How Mauritius has leveraged regulation and innovation to become the investment destination of note
In March 2022, the International Monetary Fund (IMF) acknowledged the importance of offshore centres in the global economic landscape by releasing a new database. This comprehensive report measured cross-border flows and positions of Special Purpose Vehicles (SPVs) resident in 26 participating economies, including Mauritius, and insightfully concluded that certain resident SPVs are responsible for channelling remarkably high flows of foreign direct investment (FDI).
Significantly, Mauritius secured second place in the database with FDI flows that were 30 times the size of its GDP, showing clearly that the importance of the Mauritius International Financial Centre (IFC) as a regional investment hub remains high.
Indeed, it cannot be denied that Mauritius has come a long way in investor rankings, with the decisions of the FATF and UK Government to de-list Mauritius from their high-risk watchlists in October and November 2021 respectively. The final feather in its cap came when the jurisdiction secured its removal from the EU’s list of high risk third countries from 13 March 2022 onwards. The icing on the cake though – and which has fittingly come on the heels of the Mauritius IFC celebrating its 30th anniversary last year – has been the FATF re-rating of the jurisdiction on 02 September 2022 which has placed Mauritius among leading jurisdictions globally to be rated ‘compliant’ or ‘largely compliant’ with 40 of 40 FATF recommendations, including Recommendation 15 on New Technologies.
There is now no doubt in investors’ minds that, while the FATF and EU listing have been setbacks, the silver lining is that it has accelerated changes in the IFC to further bolster the standing of the Mauritius centre and take it to the next level.
How the VAITOS Act sets up Mauritius for cutting-edge innovation in virtual assets
Indeed, the FATF’s firm seal of approval on the jurisdiction’s ability to compete in a technology-fuelled financial services arena has translated into international investors warming up to Mauritius as an economy not just operating with the highest norms and standards of international regulations itself, but also setting high standards for others in the region.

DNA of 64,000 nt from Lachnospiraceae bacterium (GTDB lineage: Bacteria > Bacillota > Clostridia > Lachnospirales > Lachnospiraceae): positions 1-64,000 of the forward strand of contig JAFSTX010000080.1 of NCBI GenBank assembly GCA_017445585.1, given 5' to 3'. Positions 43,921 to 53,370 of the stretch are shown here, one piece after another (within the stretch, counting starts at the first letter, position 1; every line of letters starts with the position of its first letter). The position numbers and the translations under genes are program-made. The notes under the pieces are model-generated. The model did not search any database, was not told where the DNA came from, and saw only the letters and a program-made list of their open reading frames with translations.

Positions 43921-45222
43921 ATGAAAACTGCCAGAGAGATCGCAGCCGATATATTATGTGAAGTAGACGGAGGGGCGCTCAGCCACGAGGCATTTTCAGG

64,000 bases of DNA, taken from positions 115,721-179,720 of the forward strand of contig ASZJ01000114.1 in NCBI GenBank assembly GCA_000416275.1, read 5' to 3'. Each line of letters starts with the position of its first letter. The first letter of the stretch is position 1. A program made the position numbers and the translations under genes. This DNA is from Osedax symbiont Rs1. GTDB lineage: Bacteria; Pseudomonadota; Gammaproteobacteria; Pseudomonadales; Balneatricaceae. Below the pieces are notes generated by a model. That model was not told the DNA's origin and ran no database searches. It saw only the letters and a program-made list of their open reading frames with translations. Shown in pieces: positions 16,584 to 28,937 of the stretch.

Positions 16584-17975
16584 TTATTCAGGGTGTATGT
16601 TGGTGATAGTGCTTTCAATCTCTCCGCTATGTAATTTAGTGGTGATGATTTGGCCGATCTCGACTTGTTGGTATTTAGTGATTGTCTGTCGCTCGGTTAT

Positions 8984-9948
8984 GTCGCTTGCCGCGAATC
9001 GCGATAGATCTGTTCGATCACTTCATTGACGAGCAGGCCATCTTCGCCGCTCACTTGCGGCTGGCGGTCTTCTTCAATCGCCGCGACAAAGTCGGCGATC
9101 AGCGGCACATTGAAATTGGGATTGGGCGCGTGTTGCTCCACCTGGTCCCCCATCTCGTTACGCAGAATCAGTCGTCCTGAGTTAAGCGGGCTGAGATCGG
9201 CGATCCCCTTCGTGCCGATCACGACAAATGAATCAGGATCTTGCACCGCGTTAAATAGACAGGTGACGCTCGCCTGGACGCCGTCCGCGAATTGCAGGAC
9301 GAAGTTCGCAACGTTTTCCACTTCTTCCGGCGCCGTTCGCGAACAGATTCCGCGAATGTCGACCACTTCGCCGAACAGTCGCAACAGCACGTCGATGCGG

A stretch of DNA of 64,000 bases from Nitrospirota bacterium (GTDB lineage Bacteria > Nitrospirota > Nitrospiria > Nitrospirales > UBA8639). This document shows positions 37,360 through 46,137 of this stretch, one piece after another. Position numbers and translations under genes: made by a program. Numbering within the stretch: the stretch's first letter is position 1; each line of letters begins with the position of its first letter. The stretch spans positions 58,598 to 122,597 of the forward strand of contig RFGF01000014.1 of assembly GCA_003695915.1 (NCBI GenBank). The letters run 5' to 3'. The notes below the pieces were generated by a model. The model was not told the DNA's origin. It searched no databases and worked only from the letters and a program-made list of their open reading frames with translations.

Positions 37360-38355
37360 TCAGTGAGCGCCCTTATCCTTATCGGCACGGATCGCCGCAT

Here, one of the foremost steps to help Mauritius meet global standards in the AML/CFT arena has been the implementation of the Virtual Asset and Initial Token Offering Services (VAITOS) Act on 07 February 2022. It is clear to all onlookers that this significant legislation has poised the island economy to become a regional crypto powerhouse by regulating Virtual Asset Service Providers (VASPs), and helped cement its status as a jurisdiction of substance. With the collapse of unregulated VASPs such as FTX having evidenced how these firms pose a clear and present danger to financial ecosystems where their investors are based, Mauritius’ ability to offer not just innovative but also suitably regulated avenues for investments is making investors sit up and notice the jurisdiction.
Since the enactment of the regulation in February 2022, three licences have already been issued in the intervening period to a digital custodian, a digital exchange, and a digital clearing and settlement house respectively, showing that the Financial Services Commission (FSC) of Mauritius intends to follow suit with empowering players on the ground to provide the innovative services expected by investors under this enabling framework.
How Mauritius is wooing investors with innovative structures such as the VCC
In addition, another noteworthy milestone for the jurisdiction has been the introduction of the Variable Capital Company (VCC) Act on 15 April 2022. The VCC Act allows Mauritius to introduce an innovative investment structure that places the IFC at par with other best-in-class jurisdictions such as Singapore.